The average woman in the U.S. buys three pairs of shoes a year and keeps 17 in the closet (and face it, plenty of us have more shoes than "average"). And because we rarely share shoes and there isn't much of a market for used shoes, most old shoes end up at the landfill, where they arent likely to biodegrade. And since shoes have to hold up to real wear and tear, many of them are held together with harsh glues. To produce cheap shoes, petroleum-based plastics and heavy metal dyes are often used, with potentially harmful effects on workers, many of whom aren't paid well.
But we can't go barefoot, so it's good that designers and manufacturers are rising to the challenge of creating tough, durable shoes that have a lighter footprint on the planet, from production to disposal. "With the amount of shoes that end up in landfills each year it's critical to think about design for disassembly and how the product breaks down after you have finished using it," said Galahad Clark, president of Terra Plana shoes and VivoBarefoot.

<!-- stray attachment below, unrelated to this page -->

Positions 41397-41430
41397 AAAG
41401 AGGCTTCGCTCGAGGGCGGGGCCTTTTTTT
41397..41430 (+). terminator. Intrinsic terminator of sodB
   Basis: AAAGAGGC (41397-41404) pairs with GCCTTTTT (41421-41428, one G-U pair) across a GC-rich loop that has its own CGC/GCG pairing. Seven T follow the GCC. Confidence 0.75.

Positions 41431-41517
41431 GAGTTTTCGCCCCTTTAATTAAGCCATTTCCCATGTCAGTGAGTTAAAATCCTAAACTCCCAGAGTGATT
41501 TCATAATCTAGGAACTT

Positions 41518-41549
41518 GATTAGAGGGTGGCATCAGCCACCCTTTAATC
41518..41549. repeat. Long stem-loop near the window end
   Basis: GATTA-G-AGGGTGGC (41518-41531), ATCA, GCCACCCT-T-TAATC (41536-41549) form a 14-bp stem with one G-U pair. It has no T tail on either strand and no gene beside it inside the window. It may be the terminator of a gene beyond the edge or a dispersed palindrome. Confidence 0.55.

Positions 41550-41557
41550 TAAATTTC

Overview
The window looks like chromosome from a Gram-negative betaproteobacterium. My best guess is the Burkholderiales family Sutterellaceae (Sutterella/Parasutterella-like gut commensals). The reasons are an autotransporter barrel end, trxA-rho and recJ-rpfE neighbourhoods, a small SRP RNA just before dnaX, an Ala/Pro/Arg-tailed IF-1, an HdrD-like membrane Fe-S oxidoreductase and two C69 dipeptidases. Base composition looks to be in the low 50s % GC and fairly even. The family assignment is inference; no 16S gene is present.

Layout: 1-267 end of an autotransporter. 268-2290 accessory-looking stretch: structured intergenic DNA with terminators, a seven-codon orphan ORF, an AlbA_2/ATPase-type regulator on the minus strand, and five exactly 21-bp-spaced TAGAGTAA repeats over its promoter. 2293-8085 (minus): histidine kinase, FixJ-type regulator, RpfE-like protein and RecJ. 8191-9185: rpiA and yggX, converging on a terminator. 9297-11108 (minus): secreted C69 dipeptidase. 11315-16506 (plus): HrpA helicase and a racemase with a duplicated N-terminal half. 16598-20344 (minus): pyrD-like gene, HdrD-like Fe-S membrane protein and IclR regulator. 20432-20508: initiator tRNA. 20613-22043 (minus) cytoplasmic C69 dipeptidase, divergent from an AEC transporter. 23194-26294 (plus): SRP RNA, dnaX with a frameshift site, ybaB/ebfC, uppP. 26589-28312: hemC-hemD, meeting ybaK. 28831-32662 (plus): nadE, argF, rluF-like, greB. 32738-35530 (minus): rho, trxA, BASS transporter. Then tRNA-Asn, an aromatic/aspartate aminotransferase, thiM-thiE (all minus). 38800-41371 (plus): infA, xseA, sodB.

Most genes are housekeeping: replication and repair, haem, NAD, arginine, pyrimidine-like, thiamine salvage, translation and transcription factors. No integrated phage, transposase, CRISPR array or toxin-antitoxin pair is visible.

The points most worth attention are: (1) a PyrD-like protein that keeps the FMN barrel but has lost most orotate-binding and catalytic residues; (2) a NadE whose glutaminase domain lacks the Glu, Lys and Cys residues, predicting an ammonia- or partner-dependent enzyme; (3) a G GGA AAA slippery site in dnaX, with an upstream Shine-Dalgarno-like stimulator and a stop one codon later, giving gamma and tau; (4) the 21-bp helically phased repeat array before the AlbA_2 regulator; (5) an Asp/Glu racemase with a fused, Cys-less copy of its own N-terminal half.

Fashion trends temp us to buy the latest styles each season, but we should be focused just on the opposite. "Durability is often an element that is overlooked and it is one of the most important factors in sustainable design," Clark said. Spending a bit more on shoes that will last for years is cheaper in the long run, better for the environment and more comfortable for you, Triple win.
What to look for in eco shoes:
> Recycled and sustainable materials
> Stitching, rather than glue
> Vegetable-dyed materials
> Durable, long lasting and repairable shoes
> Companies that reveal environmental policies transparently